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Thread: RAF 53 Omega 6B/542: DEF-3 Specifications

  1. #1

    Post RAF 53 Omega 6B/542: DEF-3 Specifications

    To assist with my understanding of 1950s-1960s British military wristwatches I have been attempting to determine under which Ministry of Defence (MoD) specifications/standards iconic watches such as the RAF ’53 Omega were supplied.

    Unlike American military wristwatches where the specifications are generally marked on the watch caseback, British military timepieces typically do not have such information indicated. Interestingly, it is difficult to find references to the early MoD specifications in forum discussions, published articles, or books on the subject of British military timepieces.

    An example of an early MoD specification is DEF-3, which was published on 1 September 1951 and was the basis for the supply of General Service (GS) wristwatches to H.M Armed Forces until it was superseded by DEF-3A on 20 October 1959. The following outlines DEF-3 requirements and what I consider to be an example of a GS wristwatch supplied under these specifications – the RAF ’53 Omega.

    DEF-3 Movement Requirements

    The DEF-3 specifications required a 12/13 ligne movement fitted with a fully jewelled lever escapement and not less than 16 jewels. The calibre number was to be stamped or engraved on the barrel bridge. The balance and balance spring were required to be constructed of non-magnetic materials and the balance spring was required to be the over-coil type.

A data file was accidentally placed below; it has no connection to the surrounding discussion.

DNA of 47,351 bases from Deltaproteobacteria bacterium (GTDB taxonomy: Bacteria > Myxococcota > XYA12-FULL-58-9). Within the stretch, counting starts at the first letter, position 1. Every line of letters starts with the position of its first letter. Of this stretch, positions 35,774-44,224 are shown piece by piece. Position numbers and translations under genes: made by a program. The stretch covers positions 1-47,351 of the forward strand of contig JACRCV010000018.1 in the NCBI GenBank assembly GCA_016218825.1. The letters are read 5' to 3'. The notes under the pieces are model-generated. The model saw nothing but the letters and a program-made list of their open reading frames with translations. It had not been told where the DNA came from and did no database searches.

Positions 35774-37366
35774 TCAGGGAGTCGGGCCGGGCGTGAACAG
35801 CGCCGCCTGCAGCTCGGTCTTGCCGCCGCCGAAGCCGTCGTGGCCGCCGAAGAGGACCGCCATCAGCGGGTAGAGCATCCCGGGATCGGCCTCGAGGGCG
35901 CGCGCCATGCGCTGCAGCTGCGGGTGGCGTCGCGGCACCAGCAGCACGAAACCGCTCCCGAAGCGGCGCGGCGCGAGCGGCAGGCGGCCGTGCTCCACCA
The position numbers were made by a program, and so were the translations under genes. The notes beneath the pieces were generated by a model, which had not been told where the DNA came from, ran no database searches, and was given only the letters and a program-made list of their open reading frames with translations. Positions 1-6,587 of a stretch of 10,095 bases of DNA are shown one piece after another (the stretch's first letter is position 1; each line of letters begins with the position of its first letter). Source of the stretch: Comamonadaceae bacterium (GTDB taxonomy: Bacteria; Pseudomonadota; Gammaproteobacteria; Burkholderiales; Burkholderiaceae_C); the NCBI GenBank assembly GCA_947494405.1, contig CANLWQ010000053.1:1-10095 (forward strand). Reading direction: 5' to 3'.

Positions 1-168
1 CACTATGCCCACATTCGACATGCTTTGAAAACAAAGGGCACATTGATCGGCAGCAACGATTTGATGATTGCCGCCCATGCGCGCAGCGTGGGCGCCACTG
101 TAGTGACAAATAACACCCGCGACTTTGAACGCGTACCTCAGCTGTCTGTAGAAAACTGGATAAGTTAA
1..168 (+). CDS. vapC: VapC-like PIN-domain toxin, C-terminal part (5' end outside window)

DEF-3 Dial and Hands Requirements

    Under the DEF-3 specifications the dial was required to be matt black with the hour markings in bold white Arabic numerals and white graduations. The minute circle was to be clearly defined in white. The specification required a luminised radial baton at 12, flanked by spots at the outer end (i.e. outside the minute zone at one minute before and one minute after the baton), and radial batons at 3, 6 and 9. Luminous spots were required at all other numerals. The size of the batons were required to be 2 mm long by 1 mm wide, and the spots 1 mm in diameter. A white broad arrow 2.5 mm in height was required to be placed below the centre of the dial above 6 o'clock. The Trade Name or Trade Mark of the watch manufacturer was required on the dial above the centre.

    The hour and minute hands were required to be of skeleton form and luminised; the second hand was required to be white in colour.

    DEF-3 Case Requirements

    DEF-3 required a “dull” stainless steel case with the caseback to have six equally spaced radial key slots. The securing ring was to be nickel-plated brass. The strap bars were to be hard soldered into position. Key dimensions of the case: 48 mm lug-to-lug; 35.9 mm diameter not including the lugs; 17.5 mm (plus/minis 0.5 mm) inner strap bars (add 4 mm for the outer strap bar measurement); depth of the case was to be 10 mm.

    DEF-3 required the caseback markings to be depth engraved with the Government mark consisting of a broad arrow measuring 6 mm in height, the inter-Service number (5CF 1000) and any other marks of identification which may be required by the Purchasing Authority, as determined in the contract.